‘It always amazes me when I see a film that’s older than I am look as good as this film does’

Aliens, 1986

Directed by: James Cameron

Written by: James Cameron

Starring: Sigourney Weaver, Michael Biehn, Lance Henriksen

 

This is one of those rare occasions where the sequel takes what the original created, and expands on it. While I don’t think it is as good as Alien (more on the reasons why later), it is still arguably one of the greatest sci-fi films of all time. It’s no surprise when seeing films such as Aliens and The Terminator, both early works of James Cameron, that Cameron is still an influential director despite his filmography only containing eight films that he’s directed (one of which, Titanic, became the highest-grossing film of all time until it was knocked off the top spot by Avatar, another James Cameron film).

After nearly 60-years in her hibernation pod, Ripley (Sigourney Weaver, Alien) is awoken to learn that colonies have grown on Planet LV-426 (where they originally discovered the first alien), before they lose contact. A rescue mission soon turns chaotic when they discover the colonists have been harvested to create an army of these xenomorphs, thus the plurality of the title.

It always amazes me when I see a film that’s older than I am look as good as this film does. Sure, the scenes where the spaceship is flying against a green screen or some of the xenomorph’s movements look poor, but the set designs, especially, look amazing and wouldn’t feel out-of-place amongst today’s releases. Aliens is also shot so well that it creates genuine tension and atmosphere that hook you into their peril. Towards the end as Ripley looks around and realises she’s among the queen xenomorph and all of her eggs, without a word being uttered you feel her worry and you worry for her. A beautifully presented film.

Aliens, 2

One criticism I had early on was that there were so many characters that you’re almost rooting for the xenomorph early on to eliminate a few extras, but after that happens those that are left and the journeys they all go on are wonderful. Little Newt (Carrie Henn) I felt held her own (and it’s a bit of a shame she chose not to pursue acting as a career as it would have been interested to see how her career would have panned out) and once-again Sigourney Weaver was fantastic (even getting herself an Academy Award nomination in a genre that typically gets overlooked). The writing of these characters was really effective, too, as they genuinely come across as arrogant soldiers early on before realising the true horror that they face which wipes away that bravado. And my favourite was the call-back to the first film, with the android, Bishop (Lance Henriksen), constantly presented through Ripley’s untrusting eyes.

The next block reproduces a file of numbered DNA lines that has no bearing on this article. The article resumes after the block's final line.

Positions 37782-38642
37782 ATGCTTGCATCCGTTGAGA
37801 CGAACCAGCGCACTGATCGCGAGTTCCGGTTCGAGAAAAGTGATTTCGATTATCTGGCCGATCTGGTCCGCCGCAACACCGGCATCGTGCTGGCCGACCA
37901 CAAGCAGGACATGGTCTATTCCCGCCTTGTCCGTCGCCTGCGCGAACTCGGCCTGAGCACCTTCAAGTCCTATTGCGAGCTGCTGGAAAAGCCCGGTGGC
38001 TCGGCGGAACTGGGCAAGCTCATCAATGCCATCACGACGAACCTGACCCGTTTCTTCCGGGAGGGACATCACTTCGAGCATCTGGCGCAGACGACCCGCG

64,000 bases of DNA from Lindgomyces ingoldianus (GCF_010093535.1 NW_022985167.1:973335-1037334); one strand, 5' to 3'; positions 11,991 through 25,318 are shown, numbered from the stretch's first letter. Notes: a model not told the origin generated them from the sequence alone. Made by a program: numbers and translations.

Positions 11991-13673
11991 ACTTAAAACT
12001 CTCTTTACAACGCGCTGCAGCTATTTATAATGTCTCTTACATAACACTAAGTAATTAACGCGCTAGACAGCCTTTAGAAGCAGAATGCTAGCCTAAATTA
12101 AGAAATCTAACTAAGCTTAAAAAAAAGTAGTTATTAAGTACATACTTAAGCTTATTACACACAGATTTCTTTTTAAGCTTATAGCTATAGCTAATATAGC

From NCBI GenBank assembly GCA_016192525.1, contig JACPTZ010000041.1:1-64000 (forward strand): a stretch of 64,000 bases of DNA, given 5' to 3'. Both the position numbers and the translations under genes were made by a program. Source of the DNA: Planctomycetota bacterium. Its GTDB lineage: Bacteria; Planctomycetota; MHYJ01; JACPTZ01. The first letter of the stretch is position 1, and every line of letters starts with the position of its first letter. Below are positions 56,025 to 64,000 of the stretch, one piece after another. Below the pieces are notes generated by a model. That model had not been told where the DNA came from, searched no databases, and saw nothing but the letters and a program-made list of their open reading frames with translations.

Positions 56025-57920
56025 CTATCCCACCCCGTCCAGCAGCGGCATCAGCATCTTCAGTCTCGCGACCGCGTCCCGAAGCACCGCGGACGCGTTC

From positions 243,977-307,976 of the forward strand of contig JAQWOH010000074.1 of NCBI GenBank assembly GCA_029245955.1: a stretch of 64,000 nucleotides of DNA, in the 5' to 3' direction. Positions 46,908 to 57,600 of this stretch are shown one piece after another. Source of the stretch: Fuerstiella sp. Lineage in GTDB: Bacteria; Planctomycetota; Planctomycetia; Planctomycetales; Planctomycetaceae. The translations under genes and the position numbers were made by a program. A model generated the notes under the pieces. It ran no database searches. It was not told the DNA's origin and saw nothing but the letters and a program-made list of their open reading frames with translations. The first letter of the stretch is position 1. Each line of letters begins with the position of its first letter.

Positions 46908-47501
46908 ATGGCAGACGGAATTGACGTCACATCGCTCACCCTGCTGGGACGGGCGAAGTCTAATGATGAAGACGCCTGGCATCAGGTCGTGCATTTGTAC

The first film was a horror about one xenomorph killing a crew, while this one ups the xenomorph count dramatically, and while that works in some respects, it also fails in others. In Aliens they were just too expendable due to the amount of them, that they were never that terrifying. The situation was, but the xenomorphs weren’t. Aliens also suffered from what a lot of sequels (especially those released some years after the original) suffer from, and that is copy-and-pasting scenes to remind the audience of its roots. In Alien Ripley ran back to get her cat, in Aliens Ripley runs back to get the child. In Alien someone was revealed to have evil intentions, in Aliens someone is revealed to have evil intentions. In Alien they felt they were safe before they realised a xenomorph was on their ship. In Aliens they felt they were safe before they realised a xenomorph was on their ship. A lot of the first half of the film was original and interesting, but they it did feel like a lot of the first film was repeated.

But, my biggest reason for choosing Alien as a better film, and the part about Aliens that I hated the most was how goofy certain scenes were. In Aliens the queen xenomorph rides an elevator. It has the knowledge to get in, turn around, press the button to go to the top floor and wait. It could have just rippled a whole through the elevator’s roof and climbed up, but, nope. The xenomorph rides an elevator. It’s not the only scene of this ilk, but it’s by far the worst. It took me so far out of the action that it almost cemented the idea that Alien was a better film. And, I also didn’t understand, from the film’s perspective, why the queen xenomorph wasn’t able to kill Ripley while she operated the robot suit while fighting it. The queen has terrible aim with her tail as well as terribly slow movements. Basically, while the ending is a great watch, too much of it led me to roll my eyes.

But all those minor gripes are ultimately nowhere near enough to prevent Aliens from being a thoroughly enjoyable film. From how amazing it looks, even some 33-years on, to how atmospheric it is and how worrying some of the situations are. The characters all have relatively distinct personalities that stand them out, more so once the extras are killed off early on, that you can get invested in their journey, rather than some of the more modern horror films which throw a bunch of five unlikeable people in amongst a horrific scenario that almost has you rooting for the villain. Its ending may not be the greatest, and more xenomorphs ultimately lessen the destructive power of the xenomorph on their own, but for every negative, there’s the image of Ripley going head-to-head with the queen xenomorph while the area around them blows up. So, certain things (but not the xenomorph riding the elevator) get a pass.

 

Personal: * * * *     Acting: * * * *     Writing: * * * *     Presentation: * * * * *

Overall Rating: * * * * ¼

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